Pryor's second possession was even prettier as he went 3/3 on the drive in addition to reintroducing the run to his repertoire. The key passes were a 12 yarder to Duron on 3rd and 6 and a tasty throw to Dane running a post for an 18 yard score. Pryor threw the pass before Dane and the defender could turn around and threaded the needle just in front of the safety at the goal line. It might actually be the best throw I've seen him make in his career. On the ground, he converted a sneak on 3rd and 1 and picked up 11 yards on 2nd and 7 with a juke that damn near tore the ACL of a Rocket LB. The swagger was back in full effect.

The next possession, however saw Pryor regress to his old ways after he started the drive with a 13 yard run. Inexplicably, on 1st down at the OSU 41, TP dropped back, felt a little pressure and let loose a back foot duck into double coverage for an interception. After the first two possessions, it was a Jekyl and Hyde moment to be sure. I could excuse such a play on 3rd down, maybe, but on 1st and 10? The maturation process continues.

I liked how much more in control TP appeared near the end of the half leading OSU from their own 31 to Toledo's 31 to set up Pettrey's 47 yard FG giving OSU a 24-0 lead at the break. He rushed for 6, hit Duron for 9 before a bad pass to Posey down the sideline in traffic. He responded with a 24 yard strike to Dane before Pettrey's kick.

The final huge highlight was his 43 yard burst on 3rd and 8 from the OSU 16 and as great as that run was, the entire drive was a Pryor clinic as he went 3/3 through the air including back to back shots to Small (19 yards) and Posey (15 yards) preceding his QB sneak to paydirt and a 31-0 lead. The toss to Small was a floater but he was so wide open it appeared Pryor was playing it safe so I give him a pass.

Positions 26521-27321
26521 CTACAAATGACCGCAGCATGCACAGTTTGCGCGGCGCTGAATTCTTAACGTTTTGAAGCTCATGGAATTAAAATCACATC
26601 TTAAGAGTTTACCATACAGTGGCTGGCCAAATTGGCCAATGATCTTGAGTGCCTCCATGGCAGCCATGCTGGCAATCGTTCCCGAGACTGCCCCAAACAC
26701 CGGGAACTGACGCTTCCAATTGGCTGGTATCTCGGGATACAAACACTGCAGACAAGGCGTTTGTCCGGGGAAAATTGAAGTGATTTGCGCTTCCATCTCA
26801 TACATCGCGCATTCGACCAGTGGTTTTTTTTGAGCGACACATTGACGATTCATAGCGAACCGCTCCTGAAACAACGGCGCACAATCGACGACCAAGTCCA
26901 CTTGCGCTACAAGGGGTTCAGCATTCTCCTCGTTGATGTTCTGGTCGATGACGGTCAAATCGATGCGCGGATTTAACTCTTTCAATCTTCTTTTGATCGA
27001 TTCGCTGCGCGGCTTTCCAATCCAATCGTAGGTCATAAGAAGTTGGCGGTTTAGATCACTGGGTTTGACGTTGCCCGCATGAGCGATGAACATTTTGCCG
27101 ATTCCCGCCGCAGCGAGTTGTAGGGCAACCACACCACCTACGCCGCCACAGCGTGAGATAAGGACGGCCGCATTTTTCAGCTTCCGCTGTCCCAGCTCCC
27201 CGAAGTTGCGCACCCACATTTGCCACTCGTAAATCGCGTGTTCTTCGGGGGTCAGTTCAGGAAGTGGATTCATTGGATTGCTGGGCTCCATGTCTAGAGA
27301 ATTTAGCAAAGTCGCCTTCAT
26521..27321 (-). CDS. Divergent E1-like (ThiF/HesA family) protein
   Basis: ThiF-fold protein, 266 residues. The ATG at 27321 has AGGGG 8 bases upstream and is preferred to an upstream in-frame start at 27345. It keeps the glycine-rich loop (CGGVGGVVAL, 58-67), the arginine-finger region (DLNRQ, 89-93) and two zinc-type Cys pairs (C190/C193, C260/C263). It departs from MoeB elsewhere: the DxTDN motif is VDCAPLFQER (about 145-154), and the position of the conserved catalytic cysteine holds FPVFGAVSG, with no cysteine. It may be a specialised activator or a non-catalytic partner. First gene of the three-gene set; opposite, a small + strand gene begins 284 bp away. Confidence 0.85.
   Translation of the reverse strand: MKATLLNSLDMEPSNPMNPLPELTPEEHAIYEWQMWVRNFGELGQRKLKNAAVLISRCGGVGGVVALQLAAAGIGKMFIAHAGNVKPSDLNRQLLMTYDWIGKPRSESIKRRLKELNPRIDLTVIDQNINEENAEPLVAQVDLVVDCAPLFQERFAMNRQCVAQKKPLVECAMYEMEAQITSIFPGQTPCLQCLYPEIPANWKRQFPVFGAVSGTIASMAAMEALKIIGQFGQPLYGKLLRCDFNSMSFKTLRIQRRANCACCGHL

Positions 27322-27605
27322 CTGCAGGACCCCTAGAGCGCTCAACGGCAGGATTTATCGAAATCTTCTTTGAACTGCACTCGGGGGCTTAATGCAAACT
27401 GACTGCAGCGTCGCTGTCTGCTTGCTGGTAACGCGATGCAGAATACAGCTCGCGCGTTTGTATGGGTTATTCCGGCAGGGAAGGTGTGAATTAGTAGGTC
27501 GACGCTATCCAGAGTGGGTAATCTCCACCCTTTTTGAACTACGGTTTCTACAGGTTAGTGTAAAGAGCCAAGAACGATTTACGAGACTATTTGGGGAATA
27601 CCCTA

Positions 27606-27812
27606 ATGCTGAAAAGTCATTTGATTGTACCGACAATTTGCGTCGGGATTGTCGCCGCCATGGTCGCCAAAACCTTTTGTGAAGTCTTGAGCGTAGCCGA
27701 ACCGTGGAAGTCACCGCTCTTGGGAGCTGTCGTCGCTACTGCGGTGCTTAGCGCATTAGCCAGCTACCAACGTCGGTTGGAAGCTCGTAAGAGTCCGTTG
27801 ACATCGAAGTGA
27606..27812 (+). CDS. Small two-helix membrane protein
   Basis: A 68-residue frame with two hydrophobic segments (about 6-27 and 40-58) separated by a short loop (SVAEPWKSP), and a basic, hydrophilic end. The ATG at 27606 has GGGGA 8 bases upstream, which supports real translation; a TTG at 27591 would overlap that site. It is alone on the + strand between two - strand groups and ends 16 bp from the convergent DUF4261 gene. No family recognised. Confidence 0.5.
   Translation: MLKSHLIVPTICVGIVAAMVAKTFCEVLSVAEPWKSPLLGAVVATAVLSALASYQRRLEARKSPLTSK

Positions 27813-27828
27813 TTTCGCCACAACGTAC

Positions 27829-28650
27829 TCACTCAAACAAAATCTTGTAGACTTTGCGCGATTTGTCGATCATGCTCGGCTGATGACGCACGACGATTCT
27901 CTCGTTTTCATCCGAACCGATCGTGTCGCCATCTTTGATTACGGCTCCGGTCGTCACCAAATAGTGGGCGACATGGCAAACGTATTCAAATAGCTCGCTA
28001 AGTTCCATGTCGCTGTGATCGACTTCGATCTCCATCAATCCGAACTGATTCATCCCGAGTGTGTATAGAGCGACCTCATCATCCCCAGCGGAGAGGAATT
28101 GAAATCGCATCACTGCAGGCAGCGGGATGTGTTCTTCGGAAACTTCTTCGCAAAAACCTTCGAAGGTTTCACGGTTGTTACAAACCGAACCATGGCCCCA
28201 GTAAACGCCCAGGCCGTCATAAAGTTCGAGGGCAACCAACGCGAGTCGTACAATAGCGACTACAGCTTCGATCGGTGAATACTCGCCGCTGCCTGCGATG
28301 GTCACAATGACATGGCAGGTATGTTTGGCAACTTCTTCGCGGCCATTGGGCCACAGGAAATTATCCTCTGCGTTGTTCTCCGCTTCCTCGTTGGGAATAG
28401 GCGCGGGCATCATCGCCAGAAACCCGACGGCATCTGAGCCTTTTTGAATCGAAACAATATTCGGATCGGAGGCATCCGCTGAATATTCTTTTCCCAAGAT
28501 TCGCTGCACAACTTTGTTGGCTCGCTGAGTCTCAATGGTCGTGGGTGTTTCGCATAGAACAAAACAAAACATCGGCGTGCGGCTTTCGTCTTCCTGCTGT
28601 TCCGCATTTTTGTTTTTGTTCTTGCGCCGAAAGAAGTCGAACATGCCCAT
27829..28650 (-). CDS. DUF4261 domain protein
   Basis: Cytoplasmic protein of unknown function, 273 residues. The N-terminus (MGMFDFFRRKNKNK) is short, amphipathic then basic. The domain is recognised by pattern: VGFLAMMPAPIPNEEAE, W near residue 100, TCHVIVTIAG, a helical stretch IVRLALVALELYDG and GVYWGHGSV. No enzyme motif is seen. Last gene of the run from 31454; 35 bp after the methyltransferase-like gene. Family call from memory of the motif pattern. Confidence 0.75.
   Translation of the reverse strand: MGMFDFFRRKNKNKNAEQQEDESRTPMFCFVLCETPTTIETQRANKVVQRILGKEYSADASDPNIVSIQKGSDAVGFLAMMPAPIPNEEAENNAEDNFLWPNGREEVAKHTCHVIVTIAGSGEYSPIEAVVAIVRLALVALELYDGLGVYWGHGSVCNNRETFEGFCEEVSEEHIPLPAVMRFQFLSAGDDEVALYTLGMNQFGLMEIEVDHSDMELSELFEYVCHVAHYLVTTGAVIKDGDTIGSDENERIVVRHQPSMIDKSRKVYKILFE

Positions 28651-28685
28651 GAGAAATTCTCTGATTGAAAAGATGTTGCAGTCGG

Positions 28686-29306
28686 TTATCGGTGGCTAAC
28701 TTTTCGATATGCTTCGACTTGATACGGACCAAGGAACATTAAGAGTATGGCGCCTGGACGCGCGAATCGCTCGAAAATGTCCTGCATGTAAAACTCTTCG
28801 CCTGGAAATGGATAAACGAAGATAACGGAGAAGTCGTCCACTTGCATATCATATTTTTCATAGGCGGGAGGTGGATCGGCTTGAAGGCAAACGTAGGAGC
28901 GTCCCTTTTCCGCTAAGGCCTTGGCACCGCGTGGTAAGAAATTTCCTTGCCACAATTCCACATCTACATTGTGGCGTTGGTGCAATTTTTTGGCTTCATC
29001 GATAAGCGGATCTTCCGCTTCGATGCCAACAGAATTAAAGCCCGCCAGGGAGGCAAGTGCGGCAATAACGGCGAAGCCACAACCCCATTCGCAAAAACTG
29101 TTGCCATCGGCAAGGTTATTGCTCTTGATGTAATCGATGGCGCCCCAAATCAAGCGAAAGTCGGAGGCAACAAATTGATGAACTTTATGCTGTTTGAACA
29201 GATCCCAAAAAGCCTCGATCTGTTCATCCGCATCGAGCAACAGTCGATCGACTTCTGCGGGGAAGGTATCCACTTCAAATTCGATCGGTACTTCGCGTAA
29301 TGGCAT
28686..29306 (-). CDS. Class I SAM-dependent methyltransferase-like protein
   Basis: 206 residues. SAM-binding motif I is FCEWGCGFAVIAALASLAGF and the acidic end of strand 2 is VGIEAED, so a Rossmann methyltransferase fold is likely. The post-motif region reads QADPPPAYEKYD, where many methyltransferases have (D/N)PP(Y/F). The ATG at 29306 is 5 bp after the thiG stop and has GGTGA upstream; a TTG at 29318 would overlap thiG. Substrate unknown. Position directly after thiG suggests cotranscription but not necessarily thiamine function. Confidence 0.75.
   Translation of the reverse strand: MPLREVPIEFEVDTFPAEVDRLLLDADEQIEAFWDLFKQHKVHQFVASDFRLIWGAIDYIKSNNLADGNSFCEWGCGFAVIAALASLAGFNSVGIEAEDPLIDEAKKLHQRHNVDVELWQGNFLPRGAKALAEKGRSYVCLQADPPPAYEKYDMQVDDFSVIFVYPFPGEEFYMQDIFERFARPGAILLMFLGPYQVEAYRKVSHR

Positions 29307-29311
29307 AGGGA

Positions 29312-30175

All in all, a very impressive day for a guy looking to take the next step. The production was there but he still needs to work on a few major things. Obviously, his spotty decision making has to keep improving and just as important might be curing his penchant for staring down receivers. He can get away with that against Toledo but how often did he throw to the primary target downfield and by the time the ball got there, completed or not, a second defender had gotten in position to make a play. That doesn't happen if you don't lock in and though he may not have done it on the Dane bomb, he did it consistently the rest of the afternoon. Hopefully that'll come. As for the running, it was so good to see him back in his comfort zone weaving through the second and third line of defenders. Dude is by far the best running back on this team. He must be utilized as such. Twelve carries for 110 yards says he was. Good stuff.

Defensive Domination

So much for Toledo's high octane spread. Admittedly, I thought Toledo would score 10 points on the starters but that was pure silliness thanks to a balanced effort spear headed by the defensive line's ability to get pressure without a blitz coupled wih Heacock's scheme of blitzing anyway on obvious passing downs leaving Opelt with a hair trigger and a 22/45 afternoon.

Other numbers from the blitzkrieg include only 9 first downs, 13 rushing yards, 4.4 yards per pass attempt and 3 of 15 on 3rd down. Oh, and the D also forced 11 punts, including 10 straight before the 71 yard drive culminating in Coleman's forced fumble. Even crazier, Toledo didn't run a play in OSU territory through 3 quarters. Damn, son.

As with the offense, it's hard to put much stock in the results due to what proved to be weak competition but a shut out is a shut out. Coleman wasn't the only standout in the secondary as Chekwa, Torrence and Amos all had easy afternoons wearing the pants of the Rocket receivers. The lone hole in the secondary again belonged to Russell as he continues to show he isn't worthy of meaningful minutes.

Bottom line, the D continues to be the backbone of this team. Next up: Juice.


  • What did you think of Shugarts? He was obviously a little nervous with a handful of false start to his credit but at least he got his feet wet in advance of Illinois.
  • Is Dane blowing up or what? After a career high 126 yards and 2 TD, he is averaging a gaudy 26.7 yards per catch through 3 games. On the season, he has 241 yards receiving compared to 272 all last year.
  • Heacock's unit has held opponents to fewer than 21 points 42 times since 2006, good for the #1 spot amongst all FBS teams. Ohio State's record in those games? 39-3.
  • In case you missed it, Torrence got his first career start, supplanting Amos at boundary corner.
  • I heart Jon Thoma thus far but Buchanan did well in his absence averaging 42.7 on three punts. The future looks bright.